By {{Article.AuthorName}} | {{Article.PublicationDate.slice(6, -2) | date:'EEEE, MMMM d, y'}}
{{TotalFavorites}} Favorite{{TotalFavorites>1? 's' : ''}}

In light of the recent media attention, do those in construction need to worry about lead paint? The answer is yes. General contractors, electricians, plumbers, property managers and anyone who disturbs a painted surface may be required to comply with the Renovation, Repair, and Painting (RRP) Rule under the Toxic Substances Control Act. This rule applies to work completed in apartments, homes and child-occupied facilities such as a school or daycare facility, so long as the building was constructed before 1978. Firms that have violated the RRP have faced civil enforcement actions ranging from less than $10,000 to more than $150,000. 

Furthermore, the New York City Housing Authority may be required to spend more than $1 billion in capital funds to correct lead paint violations. In addition to the RRP Rule, the Trump Administration recently unveiled a federal plan aimed at reducing lead contamination and exposure.

If any of those qualifications apply, RRP Rule requires contractors to obtain certification. This certification requirement applies to all firms and sole proprietorships. For example, general contractors, painters, plumbers, carpenters and electricians are all covered under the RRP Rule. If they do not obtain the proper certification, the RRP Rule prohibits them from advertising or performing such renovation activities in places covered by the rule.

What types of activities are covered by the rule?

Generally, any activity that disturbs paint in pre-1978 housing and child-occupied facilities are covered. Some examples of activities that are included under the RRP Rule include remodeling, repair and maintenance, electrical work, plumbing, painting preparation, carpentry and window replacement. 

Not all housing is covered by the RRP Rule. Some examples of dwellings that are not covered include homes built in or after 1978, homes built specifically for elderly or disabled people—unless children under the age of six either reside or are expected to reside there—and “zero-bedroom” homes such as studio apartments or dormitories.

Additionally, if the housing or potentially affected area is declared lead-free by a certified inspector or risk assessor, by an EPA recognized test kit or by sending collected paint samples for analysis to an EPA recognized laboratory, then the home is not affected by the RRP Rule. Also, any minor repair or maintenance activity that disturbs six square feet or less inside or 20 square feet or less outside is not covered by the rule (except for window replacement, full or partial demolition activities and any “prohibited” activity).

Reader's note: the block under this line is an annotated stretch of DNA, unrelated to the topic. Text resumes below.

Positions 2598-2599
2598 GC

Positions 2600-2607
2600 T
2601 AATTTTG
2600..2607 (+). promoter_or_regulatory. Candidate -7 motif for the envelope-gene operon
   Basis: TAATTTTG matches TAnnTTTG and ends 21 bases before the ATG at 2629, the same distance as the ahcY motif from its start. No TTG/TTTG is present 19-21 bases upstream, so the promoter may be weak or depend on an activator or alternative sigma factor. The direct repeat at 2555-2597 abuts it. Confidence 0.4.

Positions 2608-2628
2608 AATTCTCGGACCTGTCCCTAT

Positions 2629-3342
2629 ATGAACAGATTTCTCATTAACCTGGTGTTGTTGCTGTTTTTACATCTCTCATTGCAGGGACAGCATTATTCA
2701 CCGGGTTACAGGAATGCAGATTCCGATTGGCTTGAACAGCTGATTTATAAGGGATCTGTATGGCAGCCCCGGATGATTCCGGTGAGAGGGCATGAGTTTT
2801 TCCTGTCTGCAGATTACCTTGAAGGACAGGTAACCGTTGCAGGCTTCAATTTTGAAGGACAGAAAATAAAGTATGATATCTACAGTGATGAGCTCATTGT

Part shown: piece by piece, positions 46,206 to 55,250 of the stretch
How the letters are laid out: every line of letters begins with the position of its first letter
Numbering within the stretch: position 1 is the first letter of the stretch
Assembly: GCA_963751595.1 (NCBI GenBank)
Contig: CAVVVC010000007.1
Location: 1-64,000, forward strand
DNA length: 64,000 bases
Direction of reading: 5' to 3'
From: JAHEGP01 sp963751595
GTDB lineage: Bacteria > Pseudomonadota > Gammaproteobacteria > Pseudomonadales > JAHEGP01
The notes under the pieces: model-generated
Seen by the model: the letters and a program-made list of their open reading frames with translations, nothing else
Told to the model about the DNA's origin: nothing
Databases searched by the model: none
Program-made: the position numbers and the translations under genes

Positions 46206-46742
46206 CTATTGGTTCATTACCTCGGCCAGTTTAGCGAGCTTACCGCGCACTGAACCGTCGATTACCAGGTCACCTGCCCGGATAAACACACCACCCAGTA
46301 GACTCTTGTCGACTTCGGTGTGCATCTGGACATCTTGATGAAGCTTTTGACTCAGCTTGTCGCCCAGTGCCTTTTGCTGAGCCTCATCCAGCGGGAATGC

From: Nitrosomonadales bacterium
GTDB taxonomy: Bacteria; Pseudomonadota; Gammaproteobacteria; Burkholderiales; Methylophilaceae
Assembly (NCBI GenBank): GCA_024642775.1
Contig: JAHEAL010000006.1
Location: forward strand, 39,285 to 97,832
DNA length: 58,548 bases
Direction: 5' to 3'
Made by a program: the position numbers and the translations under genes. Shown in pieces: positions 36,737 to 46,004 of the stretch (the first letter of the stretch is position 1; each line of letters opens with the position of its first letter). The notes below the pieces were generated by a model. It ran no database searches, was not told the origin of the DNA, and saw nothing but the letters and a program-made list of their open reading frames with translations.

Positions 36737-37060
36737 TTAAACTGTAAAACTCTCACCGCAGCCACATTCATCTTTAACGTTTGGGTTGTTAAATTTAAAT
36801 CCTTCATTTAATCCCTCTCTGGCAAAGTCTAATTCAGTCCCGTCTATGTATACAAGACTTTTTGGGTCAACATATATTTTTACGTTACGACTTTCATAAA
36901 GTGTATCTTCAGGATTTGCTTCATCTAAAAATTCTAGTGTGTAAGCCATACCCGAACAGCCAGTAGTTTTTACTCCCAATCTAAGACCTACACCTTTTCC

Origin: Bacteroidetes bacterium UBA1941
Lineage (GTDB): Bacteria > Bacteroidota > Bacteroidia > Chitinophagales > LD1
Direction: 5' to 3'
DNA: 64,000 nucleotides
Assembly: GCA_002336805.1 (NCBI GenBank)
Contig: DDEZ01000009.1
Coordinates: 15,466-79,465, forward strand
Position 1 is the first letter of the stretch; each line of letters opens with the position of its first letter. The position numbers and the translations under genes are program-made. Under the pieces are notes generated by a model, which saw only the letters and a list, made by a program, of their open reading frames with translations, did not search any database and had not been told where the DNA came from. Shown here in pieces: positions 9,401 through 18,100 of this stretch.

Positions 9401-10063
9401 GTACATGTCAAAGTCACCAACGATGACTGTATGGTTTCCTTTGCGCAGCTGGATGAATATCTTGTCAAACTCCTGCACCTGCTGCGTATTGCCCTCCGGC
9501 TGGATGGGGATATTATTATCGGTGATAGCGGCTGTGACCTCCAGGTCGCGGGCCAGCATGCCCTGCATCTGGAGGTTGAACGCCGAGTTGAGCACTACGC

Actions to take if those characteristics describes your work

The rule proscribes specific informational, certification and recordkeeping requirements. The Pre-Renovation Education (PRE) rule requires renovation firms to provide a lead hazard information pamphlet, “Renovate Right,” to the owners and occupants of target housing before beginning renovations. Specifics of the requirement can be found at 40 C.F.R. § 745.84.

In conducting such renovations, a firm must ensure that:

  1. it is certified;
  2. the renovations are performed by certified renovators or people who have been trained by a certified renovator;
  3. that a certified renovator is assigned to each renovation;
  4. the abovementioned pre-renovation education requirements have been met; and
  5. necessary recordkeeping requirements have also been met.

The certification requirement instructs that such renovations be completed by certified firms, certified renovators or trained individuals. Certification entails the submission of an application, along with a fee, and re-certification every five years. More information on training and certification requirements for renovators and dust sampling technicians can be found at 40 C.F.R. §§ 745.225, 745.90(a) and 745.89. Additional firm responsibilities are described at 40 C.F.R. §§ 745.85, 86 and 89(d).

The recordkeeping provisions require that renovation firms maintain certain records for three years following the completion of a renovation. These records include:

  1. Copies of pamphlet acknowledgement forms;
  2. Owner-occupant opt-out forms; and
  3. Documentation and certification that work practice requirements were followed.

More details can be found at 40 C.F.R. § 745.86.


 Comments ({{Comments.length}})

  • {{comment.Name}}


    {{comment.DateCreated.slice(6, -2) | date: 'MMM d, y h:mm:ss a'}}

Leave a comment

Required! Not valid email!